The richest man in the Bahamas was found dead on the morning of July 8, 1943. He’d been beaten in the head with a spiked club, doused in gasoline, and covered with feathers from a pillow. The murderer had then tried to set him on fire, but the blaze hadn’t taken.
Harry Oakes had made his money in the gold mines of Canada before moving to the Bahamian capital of Nassau to escape taxes. The governor of the islands at the time was the Duke of Windsor, formerly the King of England. He’d been friends with the recently deceased Oakes and, rather than allowing the local police to investigate, he called in two detectives from Miami whom he knew personally.
It wasn’t long before Oakes’s son-in-law, Alfred de Marigny, was arrested and charged. Oakes had never liked de Marigny, and the young man stood to inherit a large fortune if Oakes died. That gave de Marigny two motives, so when his fingerprint was found at the crime scene, he was immediately put on trial. The defense showed that the duke’s private detectives had planted the fingerprint in order to bring an end to the situation as soon as possible, and de Marigny was acquitted.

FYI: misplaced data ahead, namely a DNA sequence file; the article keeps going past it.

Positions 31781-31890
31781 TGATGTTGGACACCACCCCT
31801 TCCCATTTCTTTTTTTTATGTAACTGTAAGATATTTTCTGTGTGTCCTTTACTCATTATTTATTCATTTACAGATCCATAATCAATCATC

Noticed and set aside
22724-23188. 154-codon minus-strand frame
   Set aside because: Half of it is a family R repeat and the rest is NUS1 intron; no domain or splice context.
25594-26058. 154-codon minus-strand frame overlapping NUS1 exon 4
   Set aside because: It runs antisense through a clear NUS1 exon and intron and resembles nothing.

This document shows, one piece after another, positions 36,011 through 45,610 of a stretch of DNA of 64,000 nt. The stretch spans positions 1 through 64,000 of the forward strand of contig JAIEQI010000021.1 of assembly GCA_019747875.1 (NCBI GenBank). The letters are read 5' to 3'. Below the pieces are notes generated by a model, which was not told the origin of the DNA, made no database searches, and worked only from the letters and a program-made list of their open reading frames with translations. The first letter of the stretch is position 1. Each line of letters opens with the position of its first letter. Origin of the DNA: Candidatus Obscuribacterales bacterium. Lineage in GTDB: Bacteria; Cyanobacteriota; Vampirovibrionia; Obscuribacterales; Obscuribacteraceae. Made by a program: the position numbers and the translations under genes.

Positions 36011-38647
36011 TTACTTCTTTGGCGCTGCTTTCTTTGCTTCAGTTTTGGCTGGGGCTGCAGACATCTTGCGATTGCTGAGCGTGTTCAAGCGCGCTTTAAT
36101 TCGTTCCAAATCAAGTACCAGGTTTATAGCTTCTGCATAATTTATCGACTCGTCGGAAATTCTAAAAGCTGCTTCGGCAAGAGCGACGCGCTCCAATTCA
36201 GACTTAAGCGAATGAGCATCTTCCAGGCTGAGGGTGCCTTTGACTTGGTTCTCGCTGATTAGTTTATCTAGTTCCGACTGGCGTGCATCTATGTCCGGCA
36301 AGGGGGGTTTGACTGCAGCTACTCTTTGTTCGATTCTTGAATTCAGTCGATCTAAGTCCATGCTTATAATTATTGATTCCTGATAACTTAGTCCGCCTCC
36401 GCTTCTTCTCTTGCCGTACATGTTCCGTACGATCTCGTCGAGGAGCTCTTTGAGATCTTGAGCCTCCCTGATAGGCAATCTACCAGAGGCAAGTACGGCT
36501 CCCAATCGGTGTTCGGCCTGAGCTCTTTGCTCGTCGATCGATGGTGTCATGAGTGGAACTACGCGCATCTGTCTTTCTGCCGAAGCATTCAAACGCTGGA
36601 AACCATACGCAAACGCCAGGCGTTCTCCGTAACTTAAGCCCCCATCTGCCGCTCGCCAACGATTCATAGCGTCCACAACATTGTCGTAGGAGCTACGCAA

Another key suspect was Oakes’s business partner, Harold Christie, who had been staying at the house that night. Christie claimed that he’d been asleep and had heard nothing around the time Oakes was killed. He had a motive, as he owed Oakes money that he couldn’t pay. De Marigny himself wrote after his trial, “In my mind there is no doubt whatsoever that Harold Christie should have been tried and hanged for the murder of Sir Harry Oakes.”
Witnesses later claimed to have seen Christie out of the house around the time the murderer would have expected the body to be going up in flames, even though he denied ever leaving. Christie was never really investigated, and never received a trial. Others have blamed the Mafia, who had hoped to organize a gambling racket in the Bahamas (possibly in cahoots with the Duke of Windsor) but had run into opposition from Oakes.